Akincano Marc Weber (Switzerland) is a Buddhist teacher and psychotherapist. He learned to sit still in the early eighties as a Zen practitioner and later joined monastic life in Ajahn Chah’s tradition where he studied and practiced for 20 years in the Forest monasteries of Thailand and Europe. He has studied Pali and scriptures, holds a a degree in Buddhist psychotherapy and lives with his wife in Cologne, Germany from where he teaches Dhamma and meditation internationally.
Teaching is essentially translation. It means ferrying an authentic contemplative tradition across choppy waters into our psychological and cultural realities, losing neither the vision nor the truth of what we know to be our immediate experience.
On having a relationship with one’s mind: About the necessity and the limitations of technique, the role of skill and attitude in the meditative process. The (false) myth of "now“ and the difference between 'the present moment' and a 'presently arisen state‘. (Verses of M 131-134)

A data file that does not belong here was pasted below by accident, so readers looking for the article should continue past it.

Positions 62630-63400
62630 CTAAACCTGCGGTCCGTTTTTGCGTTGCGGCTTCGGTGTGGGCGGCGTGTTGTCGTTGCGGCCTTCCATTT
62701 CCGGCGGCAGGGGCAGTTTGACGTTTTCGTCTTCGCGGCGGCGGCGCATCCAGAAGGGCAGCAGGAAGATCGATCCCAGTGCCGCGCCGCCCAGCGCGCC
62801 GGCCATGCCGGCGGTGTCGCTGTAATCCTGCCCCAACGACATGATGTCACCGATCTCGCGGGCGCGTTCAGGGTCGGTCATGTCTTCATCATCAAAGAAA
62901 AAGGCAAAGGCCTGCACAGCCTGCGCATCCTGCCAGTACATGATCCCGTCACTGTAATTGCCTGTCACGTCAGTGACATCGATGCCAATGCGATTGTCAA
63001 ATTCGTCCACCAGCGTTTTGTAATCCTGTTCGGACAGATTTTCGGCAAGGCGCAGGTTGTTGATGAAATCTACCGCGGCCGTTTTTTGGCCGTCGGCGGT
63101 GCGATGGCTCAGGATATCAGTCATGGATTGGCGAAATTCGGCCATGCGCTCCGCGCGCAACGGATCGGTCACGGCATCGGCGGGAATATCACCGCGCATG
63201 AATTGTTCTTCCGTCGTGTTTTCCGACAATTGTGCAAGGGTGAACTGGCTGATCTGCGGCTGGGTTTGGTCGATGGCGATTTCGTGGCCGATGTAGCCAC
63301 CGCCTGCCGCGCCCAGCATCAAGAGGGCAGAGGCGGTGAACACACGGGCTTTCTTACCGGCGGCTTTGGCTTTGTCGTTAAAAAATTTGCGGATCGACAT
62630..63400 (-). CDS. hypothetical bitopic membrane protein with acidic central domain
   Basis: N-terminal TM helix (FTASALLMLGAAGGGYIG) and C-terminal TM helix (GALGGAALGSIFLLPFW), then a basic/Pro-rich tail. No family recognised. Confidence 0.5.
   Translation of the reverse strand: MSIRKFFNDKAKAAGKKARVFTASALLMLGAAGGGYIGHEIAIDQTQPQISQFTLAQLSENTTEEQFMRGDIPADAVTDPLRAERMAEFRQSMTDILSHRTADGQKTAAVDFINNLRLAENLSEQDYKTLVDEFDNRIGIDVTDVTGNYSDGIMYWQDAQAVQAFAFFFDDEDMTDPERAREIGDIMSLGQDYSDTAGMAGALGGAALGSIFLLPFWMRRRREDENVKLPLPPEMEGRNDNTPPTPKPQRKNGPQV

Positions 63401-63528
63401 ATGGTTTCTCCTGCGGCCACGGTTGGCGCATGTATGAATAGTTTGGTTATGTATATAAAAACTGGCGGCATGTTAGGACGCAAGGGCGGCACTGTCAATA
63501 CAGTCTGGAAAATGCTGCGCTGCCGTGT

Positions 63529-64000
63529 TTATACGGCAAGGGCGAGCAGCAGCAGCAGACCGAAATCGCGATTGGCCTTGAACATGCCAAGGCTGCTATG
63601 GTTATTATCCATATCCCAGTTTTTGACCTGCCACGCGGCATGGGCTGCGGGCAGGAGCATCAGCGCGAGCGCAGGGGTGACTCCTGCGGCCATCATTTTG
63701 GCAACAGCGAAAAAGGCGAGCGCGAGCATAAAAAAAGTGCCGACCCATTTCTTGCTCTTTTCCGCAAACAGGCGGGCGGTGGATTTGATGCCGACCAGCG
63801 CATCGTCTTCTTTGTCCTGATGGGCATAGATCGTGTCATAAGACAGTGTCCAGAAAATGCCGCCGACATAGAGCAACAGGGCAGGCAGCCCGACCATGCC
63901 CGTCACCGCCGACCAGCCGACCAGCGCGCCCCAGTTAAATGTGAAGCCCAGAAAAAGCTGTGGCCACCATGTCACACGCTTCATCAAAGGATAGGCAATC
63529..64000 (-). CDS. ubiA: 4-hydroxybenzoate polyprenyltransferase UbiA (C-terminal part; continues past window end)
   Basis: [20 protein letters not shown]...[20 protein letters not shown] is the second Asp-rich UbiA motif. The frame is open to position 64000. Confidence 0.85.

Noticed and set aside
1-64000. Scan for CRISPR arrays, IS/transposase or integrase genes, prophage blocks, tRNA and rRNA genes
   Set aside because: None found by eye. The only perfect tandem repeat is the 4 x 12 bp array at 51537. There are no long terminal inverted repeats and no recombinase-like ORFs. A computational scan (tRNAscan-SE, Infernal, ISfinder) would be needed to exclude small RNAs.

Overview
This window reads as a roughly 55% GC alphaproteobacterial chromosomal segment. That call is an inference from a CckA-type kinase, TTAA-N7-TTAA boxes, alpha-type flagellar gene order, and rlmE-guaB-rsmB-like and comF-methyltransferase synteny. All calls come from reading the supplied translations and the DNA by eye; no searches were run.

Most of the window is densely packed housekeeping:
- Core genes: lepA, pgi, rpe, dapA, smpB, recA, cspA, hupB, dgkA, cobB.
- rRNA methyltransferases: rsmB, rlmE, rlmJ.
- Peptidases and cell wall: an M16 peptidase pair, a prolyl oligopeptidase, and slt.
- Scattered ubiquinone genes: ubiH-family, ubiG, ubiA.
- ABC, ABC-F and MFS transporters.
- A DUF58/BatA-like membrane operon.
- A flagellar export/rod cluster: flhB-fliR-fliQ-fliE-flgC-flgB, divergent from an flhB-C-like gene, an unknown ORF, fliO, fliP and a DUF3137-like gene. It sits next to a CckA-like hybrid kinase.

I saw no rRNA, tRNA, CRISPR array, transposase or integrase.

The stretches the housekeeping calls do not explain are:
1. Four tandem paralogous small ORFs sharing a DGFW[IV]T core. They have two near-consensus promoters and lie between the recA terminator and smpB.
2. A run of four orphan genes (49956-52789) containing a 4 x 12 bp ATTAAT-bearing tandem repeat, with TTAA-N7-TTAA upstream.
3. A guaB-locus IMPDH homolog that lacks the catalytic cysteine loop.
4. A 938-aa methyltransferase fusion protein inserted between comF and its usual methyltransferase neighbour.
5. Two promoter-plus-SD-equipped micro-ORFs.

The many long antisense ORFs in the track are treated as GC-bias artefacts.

The "bases of power“ or the 4 paths to empowerment a) in the context of the suttas and b) in the context of everyday life. A non-canonical detour that maps the pattern of the "empowerment won by ardency, perseverance and concentration of desire / energy / mind / discernment“ with the archetypes; a and a possible reflection on the pattern of seeking success and empowerment in our own life.
Last night’s talk in a nutshell with a few added practical reflections. A brief interpretation of a somewhat enigmatic passage that occurs many times in the Suttas together with the Awakening-Factors and the 8-fold Path.
Follow-up on Contemplation of mind from previous week. Need to clarify the "how“ of being mindful rather than habitually resort to a – possibly unconscious – way of doing so. (Examples) How to find an entry to Contemplations of mind-states and learning to understand them rather than marinate in them.